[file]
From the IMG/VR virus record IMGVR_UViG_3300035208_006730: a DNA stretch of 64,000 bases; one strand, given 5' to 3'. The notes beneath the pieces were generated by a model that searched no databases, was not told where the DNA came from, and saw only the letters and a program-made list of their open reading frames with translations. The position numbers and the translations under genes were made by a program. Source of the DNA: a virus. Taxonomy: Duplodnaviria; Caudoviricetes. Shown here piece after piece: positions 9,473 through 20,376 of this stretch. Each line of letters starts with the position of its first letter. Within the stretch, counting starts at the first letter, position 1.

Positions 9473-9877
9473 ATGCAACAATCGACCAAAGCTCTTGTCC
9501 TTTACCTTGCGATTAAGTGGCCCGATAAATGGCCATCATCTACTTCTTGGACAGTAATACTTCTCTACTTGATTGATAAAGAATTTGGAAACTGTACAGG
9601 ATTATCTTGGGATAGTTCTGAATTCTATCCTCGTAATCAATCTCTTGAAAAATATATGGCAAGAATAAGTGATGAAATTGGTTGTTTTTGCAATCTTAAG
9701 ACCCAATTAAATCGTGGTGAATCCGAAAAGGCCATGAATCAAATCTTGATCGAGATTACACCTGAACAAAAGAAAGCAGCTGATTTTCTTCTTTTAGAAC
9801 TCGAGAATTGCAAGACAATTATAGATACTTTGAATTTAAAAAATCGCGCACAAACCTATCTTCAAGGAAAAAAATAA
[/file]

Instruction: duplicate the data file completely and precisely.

From the IMG/VR virus record IMGVR_UViG_3300035208_006730: a DNA stretch of 64,000 bases; one strand, given 5' to 3'. The notes beneath the pieces were generated by a model that searched no databases, was not told where the DNA came from, and saw only the letters and a program-made list of their open reading frames with translations. The position numbers and the translations under genes were made by a program. Source of the DNA: a virus. Taxonomy: Duplodnaviria; Caudoviricetes. Shown here piece after piece: positions 9,473 through 20,376 of this stretch. Each line of letters starts with the position of its first letter. Within the stretch, counting starts at the first letter, position 1.

Positions 9473-9877
9473 ATGCAACAATCGACCAAAGCTCTTGTCC
9501 TTTACCTTGCGATTAAGTGGCCCGATAAATGGCCATCATCTACTTCTTGGACAGTAATACTTCTCTACTTGATTGATAAAGAATTTGGAAACTGTACAGG
9601 ATTATCTTGGGATAGTTCTGAATTCTATCCTCGTAATCAATCTCTTGAAAAATATATGGCAAGAATAAGTGATGAAATTGGTTGTTTTTGCAATCTTAAG
9701 ACCCAATTAAATCGTGGTGAATCCGAAAAGGCCATGAATCAAATCTTGATCGAGATTACACCTGAACAAAAGAAAGCAGCTGATTTTCTTCTTTTAGAAC
9801 TCGAGAATTGCAAGACAATTATAGATACTTTGAATTTAAAAAATCGCGCACAAACCTATCTTCAAGGAAAAAAATAA